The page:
And so it's really interesting for folks to be able to see on one side, what does super power and super effective look like? And then what does learning new ideas, energy… there's a lot that you get from early career folks on the team, and I really value having the ability to interact. And, right now, I actually have direct reports on both sides of that equation. I don't know that that will continue forever because as the team grows you'll likely end up staffing more managers. But, for the time being, I really enjoy being able to work across those levels of experience because the coaching is completely different and the expectations of those people that they have for me is completely different. And so I'm able to flex not just in areas around the business, but even within our team sort of the needs that they have to be successful.

Caro 26:06
Yeah, absolutely. It's a rare role where the job really is the same, like you said, today and 20 years from now, and yet it's still interesting. You’re still at your core to solving problems and hopefully solving more and more interesting problems and more and more business critical problems… and if that's not a pitch for biz ops to an ops person, who is drawn to those things, I don't know what is.

So to take a step in another direction a little bit here, it sounds like back filling for other teams and other directors is something that your team does a lot of or does with some frequency. I imagine that can be quite a challenge. What have you learned from those tenures? And do you have any advice for people who may be trying to cover leaves themselves?

Stephen 26:51
Yeah, so this is a pretty interesting one. At a company growing as fast as Zapier and other hypergrowth, high growth tech companies, my observation is that there's always some number of people-related fire drills, whether that's because people leave the company or because somebody goes on parental leave or because somebody actually gets promoted. When you promote someone, you often create a really big gap because they were potentially the highest performing of the next layer of leadership. And, at a company that's growing really quickly, you can often figure out how to cover any single challenge, one person goes on parental leave, one manager gets promoted, something like that. But, as soon as you get stacked or peer vacancies for any of those reasons, things start to crumble really quickly. And so, when a manager and their manager both are vacant at the same time, or two leaders on a leadership team are gone at the same time, or something like that, especially with tech's relatively generous parental leave policies in a lot of companies like ours, you can create these holes that are there for several months.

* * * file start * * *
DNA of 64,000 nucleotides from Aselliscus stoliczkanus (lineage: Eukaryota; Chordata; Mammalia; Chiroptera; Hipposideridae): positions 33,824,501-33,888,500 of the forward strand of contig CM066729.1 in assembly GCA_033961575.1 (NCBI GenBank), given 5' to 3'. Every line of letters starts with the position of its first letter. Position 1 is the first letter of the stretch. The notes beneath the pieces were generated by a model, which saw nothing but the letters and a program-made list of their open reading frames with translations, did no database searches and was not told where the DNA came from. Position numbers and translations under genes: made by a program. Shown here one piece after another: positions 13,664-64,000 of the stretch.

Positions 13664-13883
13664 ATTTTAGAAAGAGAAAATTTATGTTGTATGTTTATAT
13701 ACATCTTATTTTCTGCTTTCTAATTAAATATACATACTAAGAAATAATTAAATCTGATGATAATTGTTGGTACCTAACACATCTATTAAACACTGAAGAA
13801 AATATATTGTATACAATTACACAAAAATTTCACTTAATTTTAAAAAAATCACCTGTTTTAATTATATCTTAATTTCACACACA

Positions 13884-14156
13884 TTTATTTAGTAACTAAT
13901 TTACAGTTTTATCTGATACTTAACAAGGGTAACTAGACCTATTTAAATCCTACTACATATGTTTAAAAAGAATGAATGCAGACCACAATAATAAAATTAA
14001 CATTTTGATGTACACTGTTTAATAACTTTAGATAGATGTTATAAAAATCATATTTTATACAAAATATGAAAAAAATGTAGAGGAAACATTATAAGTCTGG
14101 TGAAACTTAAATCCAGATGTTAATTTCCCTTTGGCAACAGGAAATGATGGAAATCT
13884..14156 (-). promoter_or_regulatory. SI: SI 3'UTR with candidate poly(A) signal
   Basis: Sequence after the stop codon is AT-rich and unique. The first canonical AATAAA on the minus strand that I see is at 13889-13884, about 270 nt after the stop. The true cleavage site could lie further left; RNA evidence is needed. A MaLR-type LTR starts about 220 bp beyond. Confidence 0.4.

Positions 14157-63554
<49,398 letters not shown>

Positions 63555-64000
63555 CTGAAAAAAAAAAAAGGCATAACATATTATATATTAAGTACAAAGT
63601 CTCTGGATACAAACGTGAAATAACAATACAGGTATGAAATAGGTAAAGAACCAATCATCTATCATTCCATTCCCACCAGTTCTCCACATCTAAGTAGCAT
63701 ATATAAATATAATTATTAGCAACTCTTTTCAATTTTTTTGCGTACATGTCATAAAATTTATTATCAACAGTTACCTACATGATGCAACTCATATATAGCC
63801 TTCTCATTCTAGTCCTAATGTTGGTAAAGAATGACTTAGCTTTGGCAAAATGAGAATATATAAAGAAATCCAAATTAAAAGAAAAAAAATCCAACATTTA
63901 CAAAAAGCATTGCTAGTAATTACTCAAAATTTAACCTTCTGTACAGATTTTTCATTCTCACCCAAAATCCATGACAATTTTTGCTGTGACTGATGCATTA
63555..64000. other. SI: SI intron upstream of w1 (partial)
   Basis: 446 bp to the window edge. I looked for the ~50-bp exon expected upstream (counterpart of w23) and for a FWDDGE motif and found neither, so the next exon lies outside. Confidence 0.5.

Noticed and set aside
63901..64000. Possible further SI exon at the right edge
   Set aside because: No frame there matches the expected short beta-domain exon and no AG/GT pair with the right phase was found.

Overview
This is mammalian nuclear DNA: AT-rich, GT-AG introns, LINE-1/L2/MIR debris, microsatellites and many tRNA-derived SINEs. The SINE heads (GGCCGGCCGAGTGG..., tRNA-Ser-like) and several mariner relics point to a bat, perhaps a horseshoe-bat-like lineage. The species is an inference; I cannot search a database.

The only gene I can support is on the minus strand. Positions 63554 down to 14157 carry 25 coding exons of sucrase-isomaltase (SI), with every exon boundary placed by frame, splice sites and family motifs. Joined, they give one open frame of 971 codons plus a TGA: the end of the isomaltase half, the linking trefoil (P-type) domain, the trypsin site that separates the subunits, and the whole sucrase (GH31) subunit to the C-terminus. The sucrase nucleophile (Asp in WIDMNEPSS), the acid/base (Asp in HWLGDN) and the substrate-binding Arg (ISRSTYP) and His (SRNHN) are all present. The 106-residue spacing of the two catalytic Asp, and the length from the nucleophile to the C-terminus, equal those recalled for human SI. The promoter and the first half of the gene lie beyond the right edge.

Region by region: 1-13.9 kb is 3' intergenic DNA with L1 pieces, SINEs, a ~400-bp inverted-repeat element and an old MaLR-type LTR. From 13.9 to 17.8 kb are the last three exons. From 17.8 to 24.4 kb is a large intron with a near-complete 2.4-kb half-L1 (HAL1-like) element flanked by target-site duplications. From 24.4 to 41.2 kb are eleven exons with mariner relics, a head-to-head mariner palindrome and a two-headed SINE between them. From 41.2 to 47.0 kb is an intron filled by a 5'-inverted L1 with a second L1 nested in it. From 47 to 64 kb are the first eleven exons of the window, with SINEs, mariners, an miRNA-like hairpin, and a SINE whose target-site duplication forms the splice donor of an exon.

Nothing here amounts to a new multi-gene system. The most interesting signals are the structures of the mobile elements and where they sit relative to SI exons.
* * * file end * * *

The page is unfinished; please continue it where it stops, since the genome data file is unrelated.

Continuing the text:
And I think our observation was that for one month, you can just let everything run. But, past one month, there's enough decisions that need to be made and potential work stoppages and other challenges, somebody has to handle them. And when you have the stacked vacancy challenge, you really need to actually backfill it somehow. And so I was the first person to try to do this from a central seat when our Director of Data Analytics at the time, Alexy, who's the Head of our Data team now, he went on parental leave, and so I backfilled for him for three months which was an easy experiment.

Being able to do it on a team where I actually had functional experience, that made that more likely to be successful, but it was also a proof point that someone could come from a central seat and potentially fill in. And then we ended up doing it a couple more times in various ways, some good, some bad, but that thesis led me to actually hire someone for our team with an explicit expectation and mandate that they would be the person to backfill this type of role when it inevitably happens twice a year.

Caro 29:17
Oh my gosh, I want to have this person on the podcast next. [Laughs] I have so many questions for them, what an interesting role.

Stephen 29:23